Q&A with Kit Foster: November 21, 2013

Q. This old hood ornament is from a car not known to me. I would greatly appreciate it if you could identify the ornament relative to make and year, and possibly place a value on it.

— Larry Szuhy, Euless, Texas

1121-qa

A. The head and neck certainly shout “Packard,” but I had trouble matching it up until I realized the wings are attached incorrectly. They should point straight up. It’s from a 1948-’51 upscale-series Packard. For 1952, the wings of the pelican (its proper name, although some insist it’s a cormorant) were swept back in this fashion, but were a different shape. Its value would depend greatly on whether the wings could be removed and re-attached properly without damage.

 

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Q. My thoughts on “top coating” (Aug. 22 Q&A): I’ve been in body work and refinishing since the 1970s. They sure went through a learning stage with clear coating. Today, it’s a much better product, but now they want us to go to a waterborne base coat and then a urethane clear. It’s supposed to help the air. But for the man with the Mustang, I think he will have to go to a shop and strip the hood and trunk lid and refinish. If they say they could just feather and sand, I think when they’re done, if you get down and look closely, you will be able to see the feathered edge.

— Arnold Maunu, Bailey, Colo.

A. Stripping and refinishing will give the best results, I’m sure, and hoods and trunk lids are easiest because they can be removed. The remaining concern is, of course, matching the paint that remains on the car.

 

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Q. In the Aug. 22 Q&A, Mr. Jergensen wrote regarding “topcoating” on new cars.  I suspect what he is referring to is the urethane clear coat applied by the manufacturer over the OEM color coat. That system is on literally all new vehicles today.  The clear enhances the appearance of the color and significantly extends the lifespan of the vehicle’s coating. In the aftermarket, it offers additional repair advantages.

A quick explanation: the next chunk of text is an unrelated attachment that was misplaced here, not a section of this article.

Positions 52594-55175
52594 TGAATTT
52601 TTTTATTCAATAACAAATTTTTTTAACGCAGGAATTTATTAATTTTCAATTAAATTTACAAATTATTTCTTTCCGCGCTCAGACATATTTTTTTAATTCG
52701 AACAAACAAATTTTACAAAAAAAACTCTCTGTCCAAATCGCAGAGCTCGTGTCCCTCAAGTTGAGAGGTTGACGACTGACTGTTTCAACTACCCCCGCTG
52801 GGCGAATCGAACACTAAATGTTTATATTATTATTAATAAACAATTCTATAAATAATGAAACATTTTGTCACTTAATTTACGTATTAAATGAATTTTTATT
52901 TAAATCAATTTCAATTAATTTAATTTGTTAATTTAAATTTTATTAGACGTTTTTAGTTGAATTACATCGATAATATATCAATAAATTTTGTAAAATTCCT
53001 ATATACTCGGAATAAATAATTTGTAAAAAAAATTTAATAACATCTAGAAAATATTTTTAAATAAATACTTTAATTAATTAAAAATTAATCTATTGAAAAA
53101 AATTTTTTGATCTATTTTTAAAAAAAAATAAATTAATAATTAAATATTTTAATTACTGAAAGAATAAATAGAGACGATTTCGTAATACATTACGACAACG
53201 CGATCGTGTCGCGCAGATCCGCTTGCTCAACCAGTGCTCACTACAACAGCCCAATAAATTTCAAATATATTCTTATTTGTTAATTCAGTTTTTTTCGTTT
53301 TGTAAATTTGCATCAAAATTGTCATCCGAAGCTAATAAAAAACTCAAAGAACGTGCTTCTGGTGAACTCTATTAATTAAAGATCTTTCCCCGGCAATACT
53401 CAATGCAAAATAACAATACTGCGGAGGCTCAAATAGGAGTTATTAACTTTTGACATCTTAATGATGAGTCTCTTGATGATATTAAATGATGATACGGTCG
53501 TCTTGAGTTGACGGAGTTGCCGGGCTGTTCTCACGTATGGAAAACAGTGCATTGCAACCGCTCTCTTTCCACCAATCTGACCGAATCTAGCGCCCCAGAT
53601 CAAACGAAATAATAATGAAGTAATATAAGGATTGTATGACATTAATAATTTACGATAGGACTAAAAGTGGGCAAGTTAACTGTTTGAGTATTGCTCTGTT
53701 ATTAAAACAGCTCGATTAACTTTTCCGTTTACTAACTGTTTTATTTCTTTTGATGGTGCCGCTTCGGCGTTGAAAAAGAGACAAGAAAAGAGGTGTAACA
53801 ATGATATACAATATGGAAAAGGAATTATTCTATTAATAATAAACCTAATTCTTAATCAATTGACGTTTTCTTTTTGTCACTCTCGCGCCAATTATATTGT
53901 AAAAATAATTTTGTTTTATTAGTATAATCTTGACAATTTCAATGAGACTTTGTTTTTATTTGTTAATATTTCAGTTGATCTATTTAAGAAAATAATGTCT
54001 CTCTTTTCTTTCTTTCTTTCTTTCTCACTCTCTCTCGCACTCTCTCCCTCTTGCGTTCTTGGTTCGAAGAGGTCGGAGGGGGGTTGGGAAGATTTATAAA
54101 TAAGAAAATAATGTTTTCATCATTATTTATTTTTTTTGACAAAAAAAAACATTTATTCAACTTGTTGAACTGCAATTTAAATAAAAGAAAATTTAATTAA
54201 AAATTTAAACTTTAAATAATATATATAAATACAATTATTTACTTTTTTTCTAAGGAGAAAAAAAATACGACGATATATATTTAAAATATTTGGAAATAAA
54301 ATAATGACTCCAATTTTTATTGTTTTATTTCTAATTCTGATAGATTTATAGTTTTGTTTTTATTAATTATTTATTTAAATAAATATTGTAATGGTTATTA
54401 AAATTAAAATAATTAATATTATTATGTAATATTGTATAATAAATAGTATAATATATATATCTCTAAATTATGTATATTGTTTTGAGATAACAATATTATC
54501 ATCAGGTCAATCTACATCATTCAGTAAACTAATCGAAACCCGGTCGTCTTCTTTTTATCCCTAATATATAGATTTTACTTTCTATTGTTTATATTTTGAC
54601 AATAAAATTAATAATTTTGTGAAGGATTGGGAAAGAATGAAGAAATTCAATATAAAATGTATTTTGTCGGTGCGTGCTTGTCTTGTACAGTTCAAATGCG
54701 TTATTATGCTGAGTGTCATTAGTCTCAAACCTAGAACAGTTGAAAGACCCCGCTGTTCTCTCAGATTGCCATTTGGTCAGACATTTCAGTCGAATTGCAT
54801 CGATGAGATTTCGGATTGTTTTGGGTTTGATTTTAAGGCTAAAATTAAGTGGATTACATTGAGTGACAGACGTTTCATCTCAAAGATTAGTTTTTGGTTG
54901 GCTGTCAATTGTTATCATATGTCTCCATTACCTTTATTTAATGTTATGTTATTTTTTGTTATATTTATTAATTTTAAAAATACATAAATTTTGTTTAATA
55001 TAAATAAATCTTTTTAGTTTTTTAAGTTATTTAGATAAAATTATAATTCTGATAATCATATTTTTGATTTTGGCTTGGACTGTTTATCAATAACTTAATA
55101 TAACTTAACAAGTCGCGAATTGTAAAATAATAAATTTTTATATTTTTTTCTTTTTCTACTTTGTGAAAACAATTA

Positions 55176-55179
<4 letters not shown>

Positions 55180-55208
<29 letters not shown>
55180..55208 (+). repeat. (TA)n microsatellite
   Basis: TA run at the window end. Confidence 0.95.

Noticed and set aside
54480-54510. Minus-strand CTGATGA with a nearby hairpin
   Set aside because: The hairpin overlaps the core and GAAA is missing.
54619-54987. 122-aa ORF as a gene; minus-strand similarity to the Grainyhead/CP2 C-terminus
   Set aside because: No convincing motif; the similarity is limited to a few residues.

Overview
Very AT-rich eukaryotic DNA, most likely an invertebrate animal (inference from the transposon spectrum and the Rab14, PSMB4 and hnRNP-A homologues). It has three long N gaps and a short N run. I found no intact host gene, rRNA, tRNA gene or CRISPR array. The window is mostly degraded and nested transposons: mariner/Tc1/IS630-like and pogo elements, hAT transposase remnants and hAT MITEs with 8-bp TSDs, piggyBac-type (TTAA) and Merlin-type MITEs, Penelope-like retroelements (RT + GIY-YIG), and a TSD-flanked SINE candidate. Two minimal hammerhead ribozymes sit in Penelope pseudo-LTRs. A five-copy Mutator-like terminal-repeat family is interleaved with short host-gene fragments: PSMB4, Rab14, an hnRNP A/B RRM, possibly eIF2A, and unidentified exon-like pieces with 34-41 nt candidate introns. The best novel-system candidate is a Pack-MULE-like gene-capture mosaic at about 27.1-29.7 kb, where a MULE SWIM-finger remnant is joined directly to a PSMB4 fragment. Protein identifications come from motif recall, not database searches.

Mr.  Jergensen’s 1983 Mustang’s clear coat was delaminating from the color coat — that is, peeling. When that occurs it is attributed to ultraviolet sun rays penetrating the clear and degrading the outermost layer of color, thus compromising the adhesion of the clear to the color.  So the color really isn’t OK.  The clear and compromised color should be removed from the affected panels by sanding and be replaced with new primer, color and clear.

It was a similar condition on mid-’80s GM trucks that were not clear-coated, but the color was coming off the primer.  Ultraviolet rays were penetrating what was said to be too thin a coat of color and degrading the primer to which the color was attached.

— Steve Haley, Salem, Mass.

A. So, another vote for strip and refinish, a solid majority so far.

 

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Q. The unidentified vehicle in the Oct. 10 Q&A might be an early Klondike truck assembled in Loganville, near Cazenovia, Wis. There is only one known remaining Klondike truck and I got to see it at an Iola Old Car Show.

—Bill Harper, Linwood, Mich.

A. It could be, although the surviving truck that Bill mentions, with a photo in the Sauk County, Wis., Historical Society Flikr album, is much later and does not resemble our mystery truck very much. The Sauk County government website (https://www.co.sauk.wi.us/artsandculturepage/fred-kohlmeyer-klondike-house) explains that Fred W. Kohlmeyer built his first pickup truck circa 1911, and in 1915 his first Klondike truck, in a concrete block paint shop he used in his auto business. By the end of the 1920s he had built 27 vehicles, including a fire truck, a “travel bus” and a recreational vehicle.

 

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Q. In regards to the 1969 Cutlass with the ribbon thermometer strip in the dash vent (Sept. 26), I don’t believe that temperature-sensitive materials like this were available back then. If this car does not have factory air conditioning, then it will have a faux vent, which looks like the functioning vents in the car, but is solid. As such, no air can pass through. I am thinking that this is at least an ’80s or newer owner-added thermometer. If his car was built in Canada, and there would be “Made in Canada” embossed on the cowl tag.

— Dan Bruckbauer, Muskegon, Mich.

A. Having cleared up my question about the air duct, you’ve convinced me that you’re right. Yes, Canadian-built cars of that era are prominently marked. My 1970 Impala said so on the door jamb.

 

To submit questions to this column: E-mail angelo.vanbogart@fwmedia.com or mail to: Q&A, c/o Angelo Van Bogart, 700 E. State St., Iola, WI 54990-0001.

 

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